Abdominal Vasculature

I. ABDOMINAL AORTA (Figure 8-1)

A. Major branches

1. Celiac trunk, superior mesenteric artery, renal arteries, gonadal arteries, inferior mesenteric artery, and common iliac arteries. The celiac trunk is located at vertebral level T12 and supplies the viscera that derive embryologically from the foregut (i.e., intraabdominal portion of esophagus, stomach, upper part of duodenum, liver, gallbladder, and pancreas). It further branches into the following structures:

a. Left gastric artery b. Splenic artery c. Common hepatic artery

2. The superior mesenteric artery is located at vertebral level LI and supplies the viscera that derive embryologically from the midgut (i.e., lower part of duodenum, jejunum, ileum, cecum, appendix, ascending colon, and proximal two-thirds of the transverse colon).

3. The renal arteries supply the kidneys.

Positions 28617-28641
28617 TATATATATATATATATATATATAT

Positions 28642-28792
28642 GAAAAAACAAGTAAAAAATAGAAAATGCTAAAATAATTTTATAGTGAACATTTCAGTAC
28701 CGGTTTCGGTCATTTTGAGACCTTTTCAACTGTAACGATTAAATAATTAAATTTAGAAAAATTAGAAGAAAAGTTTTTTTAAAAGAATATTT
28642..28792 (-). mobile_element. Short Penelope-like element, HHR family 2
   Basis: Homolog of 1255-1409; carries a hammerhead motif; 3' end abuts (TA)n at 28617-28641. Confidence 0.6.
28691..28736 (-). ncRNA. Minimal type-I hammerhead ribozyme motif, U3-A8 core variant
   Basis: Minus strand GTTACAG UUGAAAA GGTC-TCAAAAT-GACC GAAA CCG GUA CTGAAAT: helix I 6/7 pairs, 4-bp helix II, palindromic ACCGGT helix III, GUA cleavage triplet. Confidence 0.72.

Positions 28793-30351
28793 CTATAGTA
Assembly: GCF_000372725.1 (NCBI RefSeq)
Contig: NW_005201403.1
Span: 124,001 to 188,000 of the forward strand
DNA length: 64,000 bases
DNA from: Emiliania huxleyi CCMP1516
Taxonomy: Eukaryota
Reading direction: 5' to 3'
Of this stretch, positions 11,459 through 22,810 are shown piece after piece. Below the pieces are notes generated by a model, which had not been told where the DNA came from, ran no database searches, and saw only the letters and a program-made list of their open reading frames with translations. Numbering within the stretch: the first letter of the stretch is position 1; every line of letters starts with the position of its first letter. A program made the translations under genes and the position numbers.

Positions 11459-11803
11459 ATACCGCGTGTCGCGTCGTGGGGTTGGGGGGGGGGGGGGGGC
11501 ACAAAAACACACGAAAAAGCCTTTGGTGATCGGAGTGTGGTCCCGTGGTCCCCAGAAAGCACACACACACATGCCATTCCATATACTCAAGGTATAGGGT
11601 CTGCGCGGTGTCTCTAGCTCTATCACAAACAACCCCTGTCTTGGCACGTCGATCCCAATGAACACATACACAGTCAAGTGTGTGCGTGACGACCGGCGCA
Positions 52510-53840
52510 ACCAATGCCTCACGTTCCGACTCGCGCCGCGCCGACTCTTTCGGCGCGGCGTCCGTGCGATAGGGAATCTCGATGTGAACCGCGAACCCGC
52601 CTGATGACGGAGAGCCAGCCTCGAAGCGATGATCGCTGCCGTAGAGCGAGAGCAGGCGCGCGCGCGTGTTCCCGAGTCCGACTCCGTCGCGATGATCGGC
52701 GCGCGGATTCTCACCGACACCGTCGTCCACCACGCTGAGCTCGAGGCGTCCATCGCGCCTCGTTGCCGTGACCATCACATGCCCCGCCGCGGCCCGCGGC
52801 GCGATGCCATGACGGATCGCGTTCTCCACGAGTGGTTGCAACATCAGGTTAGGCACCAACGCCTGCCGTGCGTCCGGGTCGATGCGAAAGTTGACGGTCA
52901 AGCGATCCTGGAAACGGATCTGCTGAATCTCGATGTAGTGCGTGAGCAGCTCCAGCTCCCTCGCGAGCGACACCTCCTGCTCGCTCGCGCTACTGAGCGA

4. The gonadal arteries supply the testes or ovaries.

5. The inferior mesenteric artery is located at vertebral level L3 and supplies the viscera that derive embryologically from the hindgut (i.e., distal one-third of transverse colon, descending colon, sigmoid colon, and upper portion of rectum). The common iliac arteries are the terminal branches of the abdominal aorta.

B. Clinical considerations

1. Abdominal aortic aneurysm (AAA) typically is seen below vertebral level LI (i.e., below the renal arteries and superior mesenteric artery) in elderly men with atherosclerosis. The most common site of a ruptured AAA is below the renal arteries in the left posterolateral wall (retroperitoneal). In a patient with a ruptured AAA, the first step is immediate compression of the aorta against the vertebral bodies above the celiac trunk. During a transabdominal surgical approach to correct a ruptured AAA, the left renal vein is put in jeopardy. The inferior mesenteric artery usually lies in the middle of an AAA. Clinical findings include: sudden onset of severe, central abdominal pain that may radiate to the back; a pulsatile, tender abdominal mass; and hypotension and delirium, if rupture occurs. Surgical complications include: ischemic colitis as a result of ligation of the inferior mesenteric artery and spinal cord ischemia as a result of ligation of the great radicular artery (artery of Adamkiewicz; see Chapter 2 II D).

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